The Blue Geranium started life as a short story, and I was rather surprised to find that it had been turned into a two-hour drama for Agatha Christie's Marple. A number of Christie's short stories which have been turned into sixty minute episodes have seemed rather padded-out. So I did not watch the show first time around, but finally I have weakened and given it a try.
Unexpectedly, I thought it was pretty good. Needless to say, the scriptwriter, Stewart Harcourt, had to invent a great deal of plot material, but I felt he managed to accomplish the rather difficult task of blending the old and new. And I was amused to see in the cast list that the three small children who discovered a body near a river were young Harcourts – he and they must have enjoyed that! As ever, the cast was strong, and included Caroline Catz, whom I rather liked in that otherwise patchy series of a few years back, Murder in Suburbia.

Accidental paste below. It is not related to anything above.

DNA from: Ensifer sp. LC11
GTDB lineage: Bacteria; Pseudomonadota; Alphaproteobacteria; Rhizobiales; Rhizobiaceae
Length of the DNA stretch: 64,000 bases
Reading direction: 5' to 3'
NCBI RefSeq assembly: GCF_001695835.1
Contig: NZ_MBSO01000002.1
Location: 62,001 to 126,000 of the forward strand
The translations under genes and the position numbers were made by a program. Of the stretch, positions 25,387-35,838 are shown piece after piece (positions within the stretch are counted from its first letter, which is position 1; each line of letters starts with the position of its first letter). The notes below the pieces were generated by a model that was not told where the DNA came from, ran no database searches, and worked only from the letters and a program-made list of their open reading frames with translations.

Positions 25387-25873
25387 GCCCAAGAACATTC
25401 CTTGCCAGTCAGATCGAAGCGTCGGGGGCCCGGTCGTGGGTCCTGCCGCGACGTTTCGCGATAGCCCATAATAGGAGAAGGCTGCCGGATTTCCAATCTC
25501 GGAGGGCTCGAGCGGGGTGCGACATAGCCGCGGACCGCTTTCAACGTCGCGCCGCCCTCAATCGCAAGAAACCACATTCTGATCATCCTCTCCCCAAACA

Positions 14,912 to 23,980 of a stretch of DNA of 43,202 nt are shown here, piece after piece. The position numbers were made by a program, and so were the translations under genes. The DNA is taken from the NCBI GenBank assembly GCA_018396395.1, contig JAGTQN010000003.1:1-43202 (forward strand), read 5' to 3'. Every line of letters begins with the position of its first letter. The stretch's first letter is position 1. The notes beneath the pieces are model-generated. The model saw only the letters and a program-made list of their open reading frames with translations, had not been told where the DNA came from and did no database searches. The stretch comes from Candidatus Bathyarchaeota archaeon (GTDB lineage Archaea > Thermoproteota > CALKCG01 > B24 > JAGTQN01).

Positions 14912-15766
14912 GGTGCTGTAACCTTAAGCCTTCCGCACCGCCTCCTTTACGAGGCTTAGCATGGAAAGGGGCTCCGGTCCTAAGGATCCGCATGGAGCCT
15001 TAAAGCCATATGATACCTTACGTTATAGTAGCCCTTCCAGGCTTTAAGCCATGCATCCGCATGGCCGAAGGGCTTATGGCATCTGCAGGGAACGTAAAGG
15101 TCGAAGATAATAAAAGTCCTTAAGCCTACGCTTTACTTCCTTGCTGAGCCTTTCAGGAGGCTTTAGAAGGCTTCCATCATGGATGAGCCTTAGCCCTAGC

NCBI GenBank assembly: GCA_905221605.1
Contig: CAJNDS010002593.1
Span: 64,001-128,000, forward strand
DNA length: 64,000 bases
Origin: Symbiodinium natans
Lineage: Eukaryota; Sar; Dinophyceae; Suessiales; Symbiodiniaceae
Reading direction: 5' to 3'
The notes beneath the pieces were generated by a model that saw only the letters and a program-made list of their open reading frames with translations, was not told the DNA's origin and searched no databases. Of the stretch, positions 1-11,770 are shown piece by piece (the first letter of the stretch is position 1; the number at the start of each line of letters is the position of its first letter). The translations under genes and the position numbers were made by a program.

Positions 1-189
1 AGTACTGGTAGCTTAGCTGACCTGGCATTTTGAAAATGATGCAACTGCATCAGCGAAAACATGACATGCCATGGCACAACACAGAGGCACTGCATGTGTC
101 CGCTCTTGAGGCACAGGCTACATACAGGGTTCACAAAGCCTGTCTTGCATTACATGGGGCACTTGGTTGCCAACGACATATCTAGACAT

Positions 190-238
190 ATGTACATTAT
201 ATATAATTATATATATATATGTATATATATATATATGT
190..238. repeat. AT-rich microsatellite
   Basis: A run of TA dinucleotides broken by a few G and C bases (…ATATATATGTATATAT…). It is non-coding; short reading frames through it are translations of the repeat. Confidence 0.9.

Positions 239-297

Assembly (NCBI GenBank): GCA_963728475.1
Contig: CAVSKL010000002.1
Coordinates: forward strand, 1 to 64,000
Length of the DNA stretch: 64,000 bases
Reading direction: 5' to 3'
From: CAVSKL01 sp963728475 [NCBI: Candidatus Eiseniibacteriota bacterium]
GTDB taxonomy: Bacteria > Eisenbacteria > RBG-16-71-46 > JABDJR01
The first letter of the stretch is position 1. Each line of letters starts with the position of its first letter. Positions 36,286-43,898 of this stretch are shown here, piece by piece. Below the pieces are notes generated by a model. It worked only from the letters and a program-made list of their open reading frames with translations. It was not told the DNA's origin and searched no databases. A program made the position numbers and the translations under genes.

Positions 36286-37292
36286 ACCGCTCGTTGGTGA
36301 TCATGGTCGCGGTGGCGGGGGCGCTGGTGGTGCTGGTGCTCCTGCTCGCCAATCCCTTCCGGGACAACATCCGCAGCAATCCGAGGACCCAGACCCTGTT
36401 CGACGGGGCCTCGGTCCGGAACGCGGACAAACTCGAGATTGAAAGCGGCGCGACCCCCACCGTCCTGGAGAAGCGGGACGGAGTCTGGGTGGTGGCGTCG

I have always thought that Agatha Christie was a far better novelist than a short story writer, even though admittedly she did write quite a number of really good short stories. "The Blue Geranium" in its original form was enjoyable, and it is to be found in the first and strongest collection of Miss Marple short stories, The thirteen problems.
Watching this episode made me think that there is a particular knack to adapting a short story for television. It is sometimes done well (for instance, with some of the Sherlock Holmes adaptations that we have seen over the years) but often the results are disappointing. The reality is that, usually, the source material needs to be changed and expanded, perhaps radically. In recent times, some of the "improvements" on Christie plots have been deeply unappealing. But not, I felt, in the case of The Blue Geranium.